Friday, July 12
From Plain to Patina... Faux Copper Patina How-to
by Carole Lassak
Hi!! My name is Carole, and I'm addicted to Amazing Crafting Products! Today I have a confession: For the longest time I was too intimidated to try painting my castings. You see, I'm not an artist. I lived with art majors in college, and I definitely couldn't do what they did with paint, pens, ink, charcoal, and all that other stuff that produced images. So, paint just wasn't something that I considered. I didn't even have any in my craft arsenal.
With a little help from friends, I got over my phobia. So, if you too are hesitant about painting the castings from your molds, here's an easy project, guaranteed to give you great results.
The original of this piece was from a friends garage sale find of an old copper piece. It measures about 4" x 5". I used Amazing Mold Putty to create a mold from the original piece using these standard directions. I used Amazing Casting Resin for the casting and followed these standard directions for mixing and pouring the resin.
Here the Amazing Casting Resin in the mold is just beginning to bloom – this is when the resin begins to change from a clear liquid to a white solid.
After the casting was set and removed from the mold, I used jeweler's file to smooth and rough edges and eliminate any over-pours. When I file the edges, I'm careful to angle the file so that any resulting bevel is on the underside of the piece.
Next, I selected my color palette for transforming this plain white casting into a beautiful piece with a faux patina finish. I used acrylic paints and chose black green for the base coat, leaf green for the accent color, and metallic gold for highlights.
With a small round brush, I completely coated the casting with the black green, taking care to cover all the sides, edges, and nooks and crannies.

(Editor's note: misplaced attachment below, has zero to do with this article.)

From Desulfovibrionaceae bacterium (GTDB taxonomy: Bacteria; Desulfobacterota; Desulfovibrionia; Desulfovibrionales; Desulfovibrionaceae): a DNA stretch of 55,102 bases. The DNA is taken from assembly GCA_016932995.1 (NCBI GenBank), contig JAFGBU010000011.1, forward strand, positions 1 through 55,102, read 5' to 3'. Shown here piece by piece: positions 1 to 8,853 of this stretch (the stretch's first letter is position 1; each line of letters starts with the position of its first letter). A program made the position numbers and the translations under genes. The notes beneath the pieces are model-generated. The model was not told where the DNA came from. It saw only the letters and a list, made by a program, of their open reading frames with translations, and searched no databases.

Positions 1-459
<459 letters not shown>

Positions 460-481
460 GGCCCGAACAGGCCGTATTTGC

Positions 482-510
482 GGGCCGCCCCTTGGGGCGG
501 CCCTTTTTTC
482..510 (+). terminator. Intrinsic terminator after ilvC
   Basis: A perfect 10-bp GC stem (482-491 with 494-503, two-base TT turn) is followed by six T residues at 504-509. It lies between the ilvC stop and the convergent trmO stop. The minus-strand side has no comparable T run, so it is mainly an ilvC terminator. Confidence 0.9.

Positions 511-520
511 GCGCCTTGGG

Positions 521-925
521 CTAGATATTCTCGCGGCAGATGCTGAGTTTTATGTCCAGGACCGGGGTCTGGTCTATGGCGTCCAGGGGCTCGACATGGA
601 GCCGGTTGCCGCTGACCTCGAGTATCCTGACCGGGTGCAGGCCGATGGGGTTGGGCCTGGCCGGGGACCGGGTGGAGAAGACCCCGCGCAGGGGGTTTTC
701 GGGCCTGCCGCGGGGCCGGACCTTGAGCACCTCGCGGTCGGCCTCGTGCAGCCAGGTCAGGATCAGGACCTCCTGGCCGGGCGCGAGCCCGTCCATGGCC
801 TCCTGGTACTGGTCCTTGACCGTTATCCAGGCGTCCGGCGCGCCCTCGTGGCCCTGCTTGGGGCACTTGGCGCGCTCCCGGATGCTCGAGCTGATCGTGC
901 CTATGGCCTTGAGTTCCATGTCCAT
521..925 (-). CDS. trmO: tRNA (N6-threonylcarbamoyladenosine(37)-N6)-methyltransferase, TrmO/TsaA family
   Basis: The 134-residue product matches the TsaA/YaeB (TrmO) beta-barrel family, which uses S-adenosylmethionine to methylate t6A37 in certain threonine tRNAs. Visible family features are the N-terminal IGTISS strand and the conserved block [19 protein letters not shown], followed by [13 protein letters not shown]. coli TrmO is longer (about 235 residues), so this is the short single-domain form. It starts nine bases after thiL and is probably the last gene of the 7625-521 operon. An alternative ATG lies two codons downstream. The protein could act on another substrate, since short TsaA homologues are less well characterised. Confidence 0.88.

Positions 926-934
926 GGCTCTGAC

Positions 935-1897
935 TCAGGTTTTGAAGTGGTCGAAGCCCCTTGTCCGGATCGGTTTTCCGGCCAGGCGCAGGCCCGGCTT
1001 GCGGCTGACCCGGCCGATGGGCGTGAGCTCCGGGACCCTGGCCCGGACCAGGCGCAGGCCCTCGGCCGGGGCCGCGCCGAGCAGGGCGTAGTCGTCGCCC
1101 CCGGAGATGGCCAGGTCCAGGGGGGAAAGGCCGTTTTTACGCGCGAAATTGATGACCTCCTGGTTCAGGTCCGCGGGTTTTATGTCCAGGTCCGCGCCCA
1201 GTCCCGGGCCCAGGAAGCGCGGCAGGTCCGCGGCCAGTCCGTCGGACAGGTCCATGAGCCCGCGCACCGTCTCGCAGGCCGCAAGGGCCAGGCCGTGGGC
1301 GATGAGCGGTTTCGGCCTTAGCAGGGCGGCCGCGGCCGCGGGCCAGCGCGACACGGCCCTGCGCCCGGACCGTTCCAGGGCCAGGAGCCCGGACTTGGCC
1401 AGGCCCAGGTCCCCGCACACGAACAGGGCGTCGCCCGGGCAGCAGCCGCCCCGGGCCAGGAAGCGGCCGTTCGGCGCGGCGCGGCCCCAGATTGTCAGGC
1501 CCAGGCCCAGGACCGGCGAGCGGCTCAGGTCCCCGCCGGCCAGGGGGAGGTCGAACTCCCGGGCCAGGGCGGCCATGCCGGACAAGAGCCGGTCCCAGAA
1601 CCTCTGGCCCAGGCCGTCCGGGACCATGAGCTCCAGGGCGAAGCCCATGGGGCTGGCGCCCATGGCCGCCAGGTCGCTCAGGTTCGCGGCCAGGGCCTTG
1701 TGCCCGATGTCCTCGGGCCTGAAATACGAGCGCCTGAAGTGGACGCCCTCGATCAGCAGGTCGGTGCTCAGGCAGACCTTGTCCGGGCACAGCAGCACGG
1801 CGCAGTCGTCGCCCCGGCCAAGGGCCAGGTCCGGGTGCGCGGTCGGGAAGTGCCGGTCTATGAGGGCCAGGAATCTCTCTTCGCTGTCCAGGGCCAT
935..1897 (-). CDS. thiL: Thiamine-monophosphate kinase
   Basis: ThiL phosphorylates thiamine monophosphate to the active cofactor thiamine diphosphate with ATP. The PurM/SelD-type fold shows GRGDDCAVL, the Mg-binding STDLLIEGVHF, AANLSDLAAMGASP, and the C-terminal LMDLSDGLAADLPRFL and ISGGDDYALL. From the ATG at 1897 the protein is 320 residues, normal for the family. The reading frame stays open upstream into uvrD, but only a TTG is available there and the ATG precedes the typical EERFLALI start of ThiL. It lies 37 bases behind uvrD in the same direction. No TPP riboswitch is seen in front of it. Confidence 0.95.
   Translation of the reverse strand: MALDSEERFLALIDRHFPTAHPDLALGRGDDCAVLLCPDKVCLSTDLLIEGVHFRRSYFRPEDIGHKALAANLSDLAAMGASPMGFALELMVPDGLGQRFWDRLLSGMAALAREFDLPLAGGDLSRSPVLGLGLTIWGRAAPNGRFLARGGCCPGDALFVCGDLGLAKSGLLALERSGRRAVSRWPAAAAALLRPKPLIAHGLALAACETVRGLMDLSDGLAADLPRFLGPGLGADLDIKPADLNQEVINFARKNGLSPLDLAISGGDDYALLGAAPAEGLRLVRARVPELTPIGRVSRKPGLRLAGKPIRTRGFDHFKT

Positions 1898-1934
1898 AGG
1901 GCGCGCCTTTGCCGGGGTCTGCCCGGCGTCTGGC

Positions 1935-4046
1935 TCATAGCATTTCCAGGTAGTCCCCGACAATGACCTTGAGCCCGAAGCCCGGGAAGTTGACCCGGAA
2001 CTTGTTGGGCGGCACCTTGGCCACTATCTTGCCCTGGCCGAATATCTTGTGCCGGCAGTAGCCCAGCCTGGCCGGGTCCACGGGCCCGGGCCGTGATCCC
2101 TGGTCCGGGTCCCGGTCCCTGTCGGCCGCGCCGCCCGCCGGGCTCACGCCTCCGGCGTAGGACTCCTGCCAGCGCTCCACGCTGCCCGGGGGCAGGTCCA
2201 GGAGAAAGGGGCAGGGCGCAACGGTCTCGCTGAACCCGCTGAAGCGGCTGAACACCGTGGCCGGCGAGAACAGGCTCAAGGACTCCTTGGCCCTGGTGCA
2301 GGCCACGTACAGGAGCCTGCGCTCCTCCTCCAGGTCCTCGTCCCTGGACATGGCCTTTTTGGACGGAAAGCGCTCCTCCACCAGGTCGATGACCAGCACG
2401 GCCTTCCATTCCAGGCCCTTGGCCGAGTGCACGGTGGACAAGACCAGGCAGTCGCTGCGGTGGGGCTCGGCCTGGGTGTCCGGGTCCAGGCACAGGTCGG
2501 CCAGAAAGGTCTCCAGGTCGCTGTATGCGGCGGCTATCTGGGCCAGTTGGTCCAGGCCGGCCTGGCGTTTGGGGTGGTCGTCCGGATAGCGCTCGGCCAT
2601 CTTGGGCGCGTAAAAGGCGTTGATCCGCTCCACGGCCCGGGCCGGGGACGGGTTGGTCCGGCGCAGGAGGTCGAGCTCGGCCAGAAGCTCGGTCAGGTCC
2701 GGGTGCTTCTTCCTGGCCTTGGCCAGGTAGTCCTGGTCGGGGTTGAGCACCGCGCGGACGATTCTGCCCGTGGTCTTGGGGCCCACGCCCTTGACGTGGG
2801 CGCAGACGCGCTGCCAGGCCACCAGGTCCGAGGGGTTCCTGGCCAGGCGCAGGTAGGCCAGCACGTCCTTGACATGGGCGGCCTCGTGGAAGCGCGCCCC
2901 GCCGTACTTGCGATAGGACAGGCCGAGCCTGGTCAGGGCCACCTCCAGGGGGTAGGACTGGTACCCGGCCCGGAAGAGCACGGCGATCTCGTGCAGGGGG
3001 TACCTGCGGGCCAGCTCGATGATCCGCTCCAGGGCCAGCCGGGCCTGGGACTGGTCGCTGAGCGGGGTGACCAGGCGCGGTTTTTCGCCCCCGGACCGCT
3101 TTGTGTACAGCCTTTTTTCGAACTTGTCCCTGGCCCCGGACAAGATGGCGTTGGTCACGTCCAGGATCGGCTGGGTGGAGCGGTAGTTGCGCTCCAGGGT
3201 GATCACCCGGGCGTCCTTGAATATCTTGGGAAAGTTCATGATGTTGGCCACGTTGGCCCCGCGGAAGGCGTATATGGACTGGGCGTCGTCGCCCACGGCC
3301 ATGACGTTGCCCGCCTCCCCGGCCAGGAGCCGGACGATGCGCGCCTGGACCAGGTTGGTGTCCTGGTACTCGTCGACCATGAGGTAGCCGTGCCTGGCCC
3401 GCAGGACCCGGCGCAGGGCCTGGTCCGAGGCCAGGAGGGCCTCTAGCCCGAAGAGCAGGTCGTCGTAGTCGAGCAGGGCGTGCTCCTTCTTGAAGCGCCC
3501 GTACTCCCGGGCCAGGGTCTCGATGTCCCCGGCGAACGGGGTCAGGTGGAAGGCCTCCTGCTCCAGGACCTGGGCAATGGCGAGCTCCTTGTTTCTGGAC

When that coast was dry, I added the leaf green accents with a barely wet stipple brush. I gentle dripped the brush into the paint, then tapped off excess by stippling onto scrap paper until the brush held just the slightest amount of paint. Once the paint meets the piece, I find that it's easier to add more than to take away too much. Of course, how heavily you stipple your piece is totally a matter of personal taster.
Again, let that paint dry before adding the gold highlights. These I added with a sponge brush that had even less paint on it than the stipple brush did. I just wanted to graze the topmost areas. The difference after adding the gold highlights is subtle, but definitely adds another dimension to the piece.
Here's the finished piece and a close-up showing how you can transform plain white resin into a beautiful patina finish with acrylic paints.
So, tell me: what casting piece are you going to paint?
Visit my Create & Craft blog for more ideas and projects.
Thanks for stopping by and have a great day!